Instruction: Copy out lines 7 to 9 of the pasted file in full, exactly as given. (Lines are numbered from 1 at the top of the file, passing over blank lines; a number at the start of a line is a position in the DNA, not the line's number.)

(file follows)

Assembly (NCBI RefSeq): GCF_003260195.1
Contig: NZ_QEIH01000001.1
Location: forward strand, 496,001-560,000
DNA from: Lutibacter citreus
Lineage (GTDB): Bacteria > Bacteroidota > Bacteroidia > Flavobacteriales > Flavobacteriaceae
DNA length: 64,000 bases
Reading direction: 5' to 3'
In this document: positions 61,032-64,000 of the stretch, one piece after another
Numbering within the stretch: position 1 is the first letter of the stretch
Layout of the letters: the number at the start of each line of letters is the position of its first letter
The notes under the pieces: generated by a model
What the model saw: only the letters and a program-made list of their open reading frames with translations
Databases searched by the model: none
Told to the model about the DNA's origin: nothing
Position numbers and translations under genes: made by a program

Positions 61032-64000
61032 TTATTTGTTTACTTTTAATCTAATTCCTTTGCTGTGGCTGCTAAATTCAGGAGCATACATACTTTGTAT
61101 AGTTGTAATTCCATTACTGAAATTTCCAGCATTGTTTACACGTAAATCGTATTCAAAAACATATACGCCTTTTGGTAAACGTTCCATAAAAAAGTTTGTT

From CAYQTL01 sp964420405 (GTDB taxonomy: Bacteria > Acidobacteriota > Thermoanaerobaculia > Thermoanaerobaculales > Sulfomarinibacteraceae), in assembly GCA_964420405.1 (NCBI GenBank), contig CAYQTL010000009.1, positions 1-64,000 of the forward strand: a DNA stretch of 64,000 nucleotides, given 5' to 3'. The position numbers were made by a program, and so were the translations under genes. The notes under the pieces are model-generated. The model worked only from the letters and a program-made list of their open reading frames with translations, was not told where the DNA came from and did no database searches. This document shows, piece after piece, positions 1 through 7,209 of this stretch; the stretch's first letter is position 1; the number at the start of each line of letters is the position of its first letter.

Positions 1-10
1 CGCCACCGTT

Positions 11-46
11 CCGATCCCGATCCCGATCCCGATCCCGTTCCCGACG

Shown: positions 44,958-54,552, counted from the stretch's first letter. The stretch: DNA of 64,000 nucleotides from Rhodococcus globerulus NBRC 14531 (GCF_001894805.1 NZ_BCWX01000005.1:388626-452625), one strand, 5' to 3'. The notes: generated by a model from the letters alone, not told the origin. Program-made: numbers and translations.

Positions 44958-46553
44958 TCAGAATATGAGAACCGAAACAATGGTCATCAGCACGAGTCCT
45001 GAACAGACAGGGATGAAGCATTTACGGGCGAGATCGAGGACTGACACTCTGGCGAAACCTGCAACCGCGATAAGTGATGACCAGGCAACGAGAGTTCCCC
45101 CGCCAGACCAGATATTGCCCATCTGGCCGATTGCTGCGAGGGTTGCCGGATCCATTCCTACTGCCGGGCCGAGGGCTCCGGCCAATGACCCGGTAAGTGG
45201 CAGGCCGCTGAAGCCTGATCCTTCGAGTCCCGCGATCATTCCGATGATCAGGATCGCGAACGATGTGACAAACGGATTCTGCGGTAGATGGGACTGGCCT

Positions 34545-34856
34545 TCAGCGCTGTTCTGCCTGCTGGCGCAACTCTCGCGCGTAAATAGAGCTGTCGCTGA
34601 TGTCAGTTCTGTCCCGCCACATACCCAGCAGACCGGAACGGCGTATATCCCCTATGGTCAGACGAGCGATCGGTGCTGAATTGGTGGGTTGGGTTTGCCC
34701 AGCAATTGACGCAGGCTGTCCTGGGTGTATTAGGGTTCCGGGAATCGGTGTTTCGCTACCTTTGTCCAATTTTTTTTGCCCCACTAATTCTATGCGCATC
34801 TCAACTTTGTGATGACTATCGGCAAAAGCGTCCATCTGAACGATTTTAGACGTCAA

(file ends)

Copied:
Reading direction: 5' to 3'
In this document: positions 61,032-64,000 of the stretch, one piece after another
Numbering within the stretch: position 1 is the first letter of the stretch